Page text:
In my humble opinion, and in the collective humble opinion of a thousand generations before me, foraging is an important skill to learn. Being able to recognize plant life has meant the difference between life and death for ages untold but it’s something that we’ve gotten away from in the past 100 years as medicine advanced and modern supermarkets began popping up in every neighborhood. Now we don’t have to scavenge for food or concoct homemade remedies, but there’s still much value to be had in the skill of foraging. During lean times, being able to forage can mean much-needed food for hungry tummies and homemade medicines for illness. During good times, it’s a fun family activity—who doesn’t enjoy gathering wild blueberries for pancakes?! It connects you with nature, seasons and events. It can be a boon to your household economy, especially when you’re able to make a profit from the items you foraged…for instance, in our area wild morelles can go for more than $50/lb on Craigslist. That’s insane!
But a word of warning from me to you: don’t be foolish as you’re learning the skill of foraging. Many fruits, nuts, berries and flowers are obvious and easily distinguishable from any other plant, black raspberries for example…but do be cautious as some plants have evil twins that are deceptively similar to harmless plants. Foraging for mushrooms and berries shouldn’t be undertaken lightly as the results can be deadly, so when you first begin to learn this skill, there are a few simple rules that you need to bear in mind at all times.
- No guesswork allowed. Only forage for plants that you KNOW are safe. If you are not absolutely certain that you recognize a plant, walk away. Books can be helpful in the field, but first-hand experience is king so call your local extension office or DNR to find experts in the field.
- Forage in areas you’re familiar with—and with permission. Farmers don’t like trespassers in their fields any more than you like them in your backyard, so get permission first. And be careful of foraging in areas that may have been treated with pesticides and herbicides. Yuck.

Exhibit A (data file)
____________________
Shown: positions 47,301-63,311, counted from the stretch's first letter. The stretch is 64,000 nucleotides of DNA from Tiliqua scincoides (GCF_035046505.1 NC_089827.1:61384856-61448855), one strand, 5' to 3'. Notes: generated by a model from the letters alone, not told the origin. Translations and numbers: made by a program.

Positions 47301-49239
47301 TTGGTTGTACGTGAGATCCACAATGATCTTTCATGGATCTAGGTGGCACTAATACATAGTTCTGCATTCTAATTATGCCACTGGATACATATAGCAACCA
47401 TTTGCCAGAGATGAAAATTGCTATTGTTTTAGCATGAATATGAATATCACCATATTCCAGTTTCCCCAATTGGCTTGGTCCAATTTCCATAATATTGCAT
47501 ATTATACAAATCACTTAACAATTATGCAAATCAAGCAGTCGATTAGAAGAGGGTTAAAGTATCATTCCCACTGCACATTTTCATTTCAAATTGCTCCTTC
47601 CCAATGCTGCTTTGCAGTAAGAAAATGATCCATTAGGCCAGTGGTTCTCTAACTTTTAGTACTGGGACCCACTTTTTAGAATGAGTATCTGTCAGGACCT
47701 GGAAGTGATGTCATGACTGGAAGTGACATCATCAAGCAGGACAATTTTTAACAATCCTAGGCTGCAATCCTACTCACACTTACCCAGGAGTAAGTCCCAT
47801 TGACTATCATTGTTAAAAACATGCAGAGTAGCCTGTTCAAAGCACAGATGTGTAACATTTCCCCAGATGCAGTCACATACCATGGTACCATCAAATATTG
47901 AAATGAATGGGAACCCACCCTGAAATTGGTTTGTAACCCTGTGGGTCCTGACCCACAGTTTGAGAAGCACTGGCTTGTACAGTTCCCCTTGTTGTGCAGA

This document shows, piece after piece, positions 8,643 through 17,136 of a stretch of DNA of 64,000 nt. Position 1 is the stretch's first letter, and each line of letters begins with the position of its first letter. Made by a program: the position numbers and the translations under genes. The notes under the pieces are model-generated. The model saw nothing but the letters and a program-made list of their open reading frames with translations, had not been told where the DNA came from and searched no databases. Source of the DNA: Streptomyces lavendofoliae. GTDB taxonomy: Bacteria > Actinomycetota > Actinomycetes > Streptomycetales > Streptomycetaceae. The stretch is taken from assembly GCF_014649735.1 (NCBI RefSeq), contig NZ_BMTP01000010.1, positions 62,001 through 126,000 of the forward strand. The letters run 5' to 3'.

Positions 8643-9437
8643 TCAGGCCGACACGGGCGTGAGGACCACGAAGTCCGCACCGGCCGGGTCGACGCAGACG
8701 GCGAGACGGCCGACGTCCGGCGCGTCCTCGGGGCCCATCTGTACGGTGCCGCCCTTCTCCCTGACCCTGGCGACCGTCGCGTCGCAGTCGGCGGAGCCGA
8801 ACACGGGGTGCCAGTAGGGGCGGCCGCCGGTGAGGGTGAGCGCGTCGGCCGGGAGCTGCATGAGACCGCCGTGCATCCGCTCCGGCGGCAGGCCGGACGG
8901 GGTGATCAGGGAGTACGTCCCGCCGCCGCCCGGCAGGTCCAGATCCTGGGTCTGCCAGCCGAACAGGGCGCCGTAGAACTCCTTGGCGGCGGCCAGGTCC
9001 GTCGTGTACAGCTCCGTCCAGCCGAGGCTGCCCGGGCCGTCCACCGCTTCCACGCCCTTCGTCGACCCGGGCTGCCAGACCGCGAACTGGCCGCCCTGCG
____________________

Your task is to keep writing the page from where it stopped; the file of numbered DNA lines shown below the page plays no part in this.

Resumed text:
- Familiarize yourself with how to prepare the foraged items. You can only eat the berries of some wild edibles, the roots of others, as the leaves are poisonous. (See pokeweed or rhubarb.) Educate yourself!
- Don’t gorge yourself. If it’s your first time trying a new wild edible, try a small amount and wait to see if you have any kind of allergic reaction. Pineapple weed, for instance, makes a beautiful flowery tea—unless you’re allergic to it’s cousins chamomile and daisies, at which point you may find you have a reaction to pineapple weed too!
So I want to show you a wild edible that is easy to recognize though most people don’t know what it is! Jerusalem artichokes, also known as sunchokes, are an invasive weed here in Ohio that grow wild in poor soil. You frequently see them growing in ditches, along fencerows, at the edges of fields…and at 7 feet tall (or taller) they stand head and shoulders above all the other wild flowers. They’re a cousin to sunflowers, as evidenced by the color, smell and fuzzy stems, so if you have allergies to sunflowers, you’ll want to avoid them. As you can see from the picture below, they don’t grow single flowers on individual stalks like sunflowers do; spindly twigs branch off the main stem several feet above the ground and each twig will have 1-2 flowers. They’re beautiful in cut flower arrangements and the bees love them, but that’s not what makes Jerusalem artichokes so valuable to foragers. It’s the roots.
Jerusalem artichokes have very nutritious tuber-like roots that very closely resemble gingerroots in appearance. They grow just below the surface of the ground, so no intensive digging is required. They have a mild, nutty flavor that reminds me of a water chestnut and can be used in a hundred different ways, both cooked and fresh. In olden times, they were left in the ground over winter and dug up in February or March, just as the winter’s store of food was running out, but now they’re considered a delicacy in many circles. So what do you do with them now that you recognize them?
Jerusalem artichokes can be roasted like root veggies with olive oil and herbs. Pan-fried in butter. Simmered in soup. Mashed like potatoes. Or served in a million other ways. Nutritionally, they’re worth the bother. They’re much lower in carbs than potatoes, but full of fiber and vitamin C.
Now you know what they look like, know where to find them and know what to do with them. What’s stopping you?! Keep your eyes open for some Jerusalem artichokes and tell me what you think about them! Til next time!